Originally Published In
School Community Journal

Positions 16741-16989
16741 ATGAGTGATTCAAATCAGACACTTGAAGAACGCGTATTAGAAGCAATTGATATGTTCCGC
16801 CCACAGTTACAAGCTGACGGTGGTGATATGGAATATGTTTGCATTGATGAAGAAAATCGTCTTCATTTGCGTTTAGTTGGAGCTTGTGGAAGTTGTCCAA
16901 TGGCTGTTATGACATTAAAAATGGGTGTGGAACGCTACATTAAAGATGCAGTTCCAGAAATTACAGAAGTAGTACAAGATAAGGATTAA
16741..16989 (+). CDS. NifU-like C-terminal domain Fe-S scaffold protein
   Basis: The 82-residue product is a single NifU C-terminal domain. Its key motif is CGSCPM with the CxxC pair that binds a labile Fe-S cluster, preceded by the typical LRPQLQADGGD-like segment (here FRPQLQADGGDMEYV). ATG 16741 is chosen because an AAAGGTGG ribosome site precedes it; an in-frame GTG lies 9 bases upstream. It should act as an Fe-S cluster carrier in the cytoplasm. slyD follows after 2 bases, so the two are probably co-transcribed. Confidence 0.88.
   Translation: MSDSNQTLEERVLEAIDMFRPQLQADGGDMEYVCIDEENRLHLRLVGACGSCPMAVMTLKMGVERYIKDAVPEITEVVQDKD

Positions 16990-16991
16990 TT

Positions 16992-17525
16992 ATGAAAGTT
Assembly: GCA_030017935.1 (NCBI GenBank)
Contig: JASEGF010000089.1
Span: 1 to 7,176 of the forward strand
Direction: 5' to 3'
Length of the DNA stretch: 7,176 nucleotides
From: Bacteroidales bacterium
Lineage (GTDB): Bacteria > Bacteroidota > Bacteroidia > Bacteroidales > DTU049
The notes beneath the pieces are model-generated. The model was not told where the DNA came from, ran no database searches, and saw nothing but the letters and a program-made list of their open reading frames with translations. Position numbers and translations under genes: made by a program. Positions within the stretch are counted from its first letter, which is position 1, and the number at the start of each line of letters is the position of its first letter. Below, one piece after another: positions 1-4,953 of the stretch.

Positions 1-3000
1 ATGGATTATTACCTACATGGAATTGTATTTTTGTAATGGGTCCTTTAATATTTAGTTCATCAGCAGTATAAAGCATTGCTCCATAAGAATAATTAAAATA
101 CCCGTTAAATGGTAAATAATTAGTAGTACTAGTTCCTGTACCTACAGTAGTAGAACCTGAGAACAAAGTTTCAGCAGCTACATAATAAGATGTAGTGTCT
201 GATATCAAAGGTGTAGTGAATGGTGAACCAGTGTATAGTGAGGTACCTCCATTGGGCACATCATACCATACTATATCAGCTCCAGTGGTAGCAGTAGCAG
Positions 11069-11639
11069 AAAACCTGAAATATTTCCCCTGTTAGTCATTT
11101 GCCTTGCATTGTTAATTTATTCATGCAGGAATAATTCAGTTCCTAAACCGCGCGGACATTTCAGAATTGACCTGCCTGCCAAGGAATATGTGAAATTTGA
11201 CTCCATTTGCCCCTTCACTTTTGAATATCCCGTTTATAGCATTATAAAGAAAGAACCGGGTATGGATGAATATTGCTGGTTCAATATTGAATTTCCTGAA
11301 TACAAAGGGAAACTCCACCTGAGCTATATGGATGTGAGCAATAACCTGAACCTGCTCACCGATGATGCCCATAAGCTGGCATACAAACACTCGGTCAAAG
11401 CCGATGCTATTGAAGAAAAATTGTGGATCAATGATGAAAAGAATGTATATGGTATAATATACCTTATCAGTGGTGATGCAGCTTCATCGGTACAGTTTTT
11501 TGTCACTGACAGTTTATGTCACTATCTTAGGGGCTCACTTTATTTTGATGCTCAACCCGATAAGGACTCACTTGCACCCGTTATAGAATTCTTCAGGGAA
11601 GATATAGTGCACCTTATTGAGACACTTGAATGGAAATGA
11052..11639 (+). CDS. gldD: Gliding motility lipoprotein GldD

The purpose of the current investigation was to examine the relationships among a range of specific barriers and facilitators of parent involvement and a variety of types of school involvement within a diverse group of immigrant parents of English Learners (ELs) in four elementary school districts. In-home types of educational involvement such as monitoring homework and asking children about their school day were the most commonly reported behaviors, and utilizing community resources was found to be the least common type of parental involvement. Involvement type was predicted by parental demographic factors such as comfort with English language, educational background, and ethnicity, as well as perceptions of barriers and overall school climate. The findings of this study have implications for the design and implementation of interventions (e.g., parent programs, school policy changes) aimed at increasing the parental involvement of EL children.